Addiction is a chronic brain disease and is influenced by both genetics and environment similar to other chronic diseases such as diabetes. Addiction can manifest in many ways including use of alcohol and the focus at HUM is to address Addiction is Addiction. This means that whether a person uses alcohol, drugs, or engages in compulsive behaviors, such as gambling, shopping etc., these are not mutually exclusive and represent different manifestations of the same disease.
Addiction involving alcohol is a chronic medical condition that requires assessment and treatment, as manifestations of it vary in different individuals. With Addiction involving alcohol, the ability to make healthy choices regarding alcohol is impaired. Alcohol begins to start controlling one’s life, making life more unmanageable. With Addiction, the problematic alcohol use is a symptom of what is happening in the brain and the person is seeking escape, relief or reward. Unfortunately there is no off switch and there is an ever increasing desire for more. It is critical to understand what is happening in the brain as our brain is involved in everything we do, including our thoughts, feelings, perceptions and behaviors as well as how we view ourselves and we get along with others.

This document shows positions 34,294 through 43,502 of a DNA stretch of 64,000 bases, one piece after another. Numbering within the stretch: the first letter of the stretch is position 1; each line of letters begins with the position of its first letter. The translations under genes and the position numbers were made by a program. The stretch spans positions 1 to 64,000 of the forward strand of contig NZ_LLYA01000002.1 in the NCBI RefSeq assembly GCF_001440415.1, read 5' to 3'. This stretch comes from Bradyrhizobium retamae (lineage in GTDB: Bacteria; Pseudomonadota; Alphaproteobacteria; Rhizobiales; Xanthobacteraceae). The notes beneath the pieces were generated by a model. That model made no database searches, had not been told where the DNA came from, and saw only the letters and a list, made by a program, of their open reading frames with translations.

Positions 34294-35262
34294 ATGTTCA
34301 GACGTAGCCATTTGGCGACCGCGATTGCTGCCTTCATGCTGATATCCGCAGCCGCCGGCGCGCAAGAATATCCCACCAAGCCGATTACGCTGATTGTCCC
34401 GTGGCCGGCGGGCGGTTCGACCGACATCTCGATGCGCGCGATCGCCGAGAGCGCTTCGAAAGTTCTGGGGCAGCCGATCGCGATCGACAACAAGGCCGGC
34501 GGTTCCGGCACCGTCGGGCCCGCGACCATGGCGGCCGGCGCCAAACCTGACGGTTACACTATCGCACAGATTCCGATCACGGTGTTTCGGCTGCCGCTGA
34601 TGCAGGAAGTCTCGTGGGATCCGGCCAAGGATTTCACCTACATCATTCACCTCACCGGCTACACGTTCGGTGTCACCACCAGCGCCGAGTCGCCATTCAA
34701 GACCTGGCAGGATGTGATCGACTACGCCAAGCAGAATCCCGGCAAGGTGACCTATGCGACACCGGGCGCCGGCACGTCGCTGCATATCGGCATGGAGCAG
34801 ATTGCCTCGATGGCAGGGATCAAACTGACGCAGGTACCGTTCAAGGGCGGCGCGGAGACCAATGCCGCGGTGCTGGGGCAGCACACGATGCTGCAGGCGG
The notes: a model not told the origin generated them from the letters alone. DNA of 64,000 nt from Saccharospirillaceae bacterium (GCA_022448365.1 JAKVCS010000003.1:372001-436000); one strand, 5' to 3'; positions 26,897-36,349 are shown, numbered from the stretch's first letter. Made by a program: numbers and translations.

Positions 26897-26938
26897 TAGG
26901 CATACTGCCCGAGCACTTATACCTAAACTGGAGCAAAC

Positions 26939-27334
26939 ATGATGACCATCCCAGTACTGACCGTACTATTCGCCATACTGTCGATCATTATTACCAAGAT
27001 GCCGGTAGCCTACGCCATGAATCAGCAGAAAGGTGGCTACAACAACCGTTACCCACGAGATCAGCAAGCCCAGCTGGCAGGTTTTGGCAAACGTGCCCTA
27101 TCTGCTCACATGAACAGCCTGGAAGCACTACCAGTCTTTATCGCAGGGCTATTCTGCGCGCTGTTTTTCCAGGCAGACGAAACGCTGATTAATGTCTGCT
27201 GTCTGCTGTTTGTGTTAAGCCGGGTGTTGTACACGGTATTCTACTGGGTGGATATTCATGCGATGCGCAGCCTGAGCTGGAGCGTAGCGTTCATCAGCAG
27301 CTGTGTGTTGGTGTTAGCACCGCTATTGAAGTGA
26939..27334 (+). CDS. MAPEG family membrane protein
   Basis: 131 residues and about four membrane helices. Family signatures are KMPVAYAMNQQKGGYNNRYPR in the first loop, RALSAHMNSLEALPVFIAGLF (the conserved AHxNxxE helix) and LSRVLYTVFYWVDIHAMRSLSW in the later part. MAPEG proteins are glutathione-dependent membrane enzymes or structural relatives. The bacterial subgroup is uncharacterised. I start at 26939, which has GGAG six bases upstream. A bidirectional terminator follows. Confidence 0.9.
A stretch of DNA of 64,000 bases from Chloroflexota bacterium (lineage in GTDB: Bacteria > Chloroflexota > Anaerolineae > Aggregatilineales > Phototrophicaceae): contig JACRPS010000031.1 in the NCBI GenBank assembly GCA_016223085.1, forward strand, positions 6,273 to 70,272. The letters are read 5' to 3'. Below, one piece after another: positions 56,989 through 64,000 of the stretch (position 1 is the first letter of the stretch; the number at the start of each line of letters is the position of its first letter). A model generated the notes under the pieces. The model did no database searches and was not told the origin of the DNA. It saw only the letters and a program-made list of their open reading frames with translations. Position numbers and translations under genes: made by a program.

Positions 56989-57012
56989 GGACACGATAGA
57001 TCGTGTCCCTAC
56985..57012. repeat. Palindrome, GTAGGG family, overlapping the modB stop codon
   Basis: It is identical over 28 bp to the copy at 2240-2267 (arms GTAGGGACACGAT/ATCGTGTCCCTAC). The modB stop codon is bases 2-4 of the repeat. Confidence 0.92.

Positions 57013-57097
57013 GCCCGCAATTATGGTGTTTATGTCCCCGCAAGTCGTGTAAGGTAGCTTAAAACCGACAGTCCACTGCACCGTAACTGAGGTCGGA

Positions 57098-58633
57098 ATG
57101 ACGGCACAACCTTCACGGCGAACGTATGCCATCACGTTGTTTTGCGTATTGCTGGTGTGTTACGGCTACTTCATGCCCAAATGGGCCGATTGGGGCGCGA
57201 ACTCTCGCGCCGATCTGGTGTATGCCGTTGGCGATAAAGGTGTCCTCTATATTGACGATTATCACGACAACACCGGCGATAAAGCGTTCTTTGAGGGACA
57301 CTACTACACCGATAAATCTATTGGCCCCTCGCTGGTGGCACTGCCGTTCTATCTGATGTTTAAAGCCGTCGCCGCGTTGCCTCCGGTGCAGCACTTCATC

You may have Addiction involving alcohol if you:
At HUM, we provide outpatient assessment and treatment for Alcohol addiction. Our treatment is tailored to your needs and based on the knowledge that Addiction is a primary, chronic brain disease and requires holistic recovery for health. Once a person is a patient at HUM, there is no end point to the services and individuals can access services indefinitely based on their needs. Continuing care/treatment includes a range of services to optimize health and wellbeing of individuals who have Addiction involving alcohol. Following the assessment, treatment options will vary but can include individual psychotherapy, group therapy, intensive outpatient program, alcohol counselling, medical detoxification/withdrawal management, and medication management. Social and peer support is important and participation in 12-step groups such as AA (Alcoholics Anonymous) is encouraged. In addition, other recovery actions such as meditation and journaling are recommended as part of a holistic bio-psycho-social-spiritual framework of recovery.